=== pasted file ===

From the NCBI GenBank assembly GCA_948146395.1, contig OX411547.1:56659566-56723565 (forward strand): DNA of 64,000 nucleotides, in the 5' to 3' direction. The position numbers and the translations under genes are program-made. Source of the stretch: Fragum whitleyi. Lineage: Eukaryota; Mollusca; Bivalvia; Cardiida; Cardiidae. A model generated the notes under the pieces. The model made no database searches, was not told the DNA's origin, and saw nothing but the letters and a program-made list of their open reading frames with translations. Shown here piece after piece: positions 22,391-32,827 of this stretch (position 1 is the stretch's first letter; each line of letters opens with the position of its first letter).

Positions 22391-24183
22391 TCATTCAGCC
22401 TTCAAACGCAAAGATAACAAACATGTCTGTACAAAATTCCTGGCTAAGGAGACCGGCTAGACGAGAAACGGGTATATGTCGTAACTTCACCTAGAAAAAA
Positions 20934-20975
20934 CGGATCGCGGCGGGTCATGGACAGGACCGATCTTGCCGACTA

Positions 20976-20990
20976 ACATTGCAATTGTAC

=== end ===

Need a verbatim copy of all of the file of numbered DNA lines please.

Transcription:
From the NCBI GenBank assembly GCA_948146395.1, contig OX411547.1:56659566-56723565 (forward strand): DNA of 64,000 nucleotides, in the 5' to 3' direction. The position numbers and the translations under genes are program-made. Source of the stretch: Fragum whitleyi. Lineage: Eukaryota; Mollusca; Bivalvia; Cardiida; Cardiidae. A model generated the notes under the pieces. The model made no database searches, was not told the DNA's origin, and saw nothing but the letters and a program-made list of their open reading frames with translations. Shown here piece after piece: positions 22,391-32,827 of this stretch (position 1 is the stretch's first letter; each line of letters opens with the position of its first letter).

Positions 22391-24183
22391 TCATTCAGCC
22401 TTCAAACGCAAAGATAACAAACATGTCTGTACAAAATTCCTGGCTAAGGAGACCGGCTAGACGAGAAACGGGTATATGTCGTAACTTCACCTAGAAAAAA
Positions 20934-20975
20934 CGGATCGCGGCGGGTCATGGACAGGACCGATCTTGCCGACTA

Positions 20976-20990
20976 ACATTGCAATTGTAC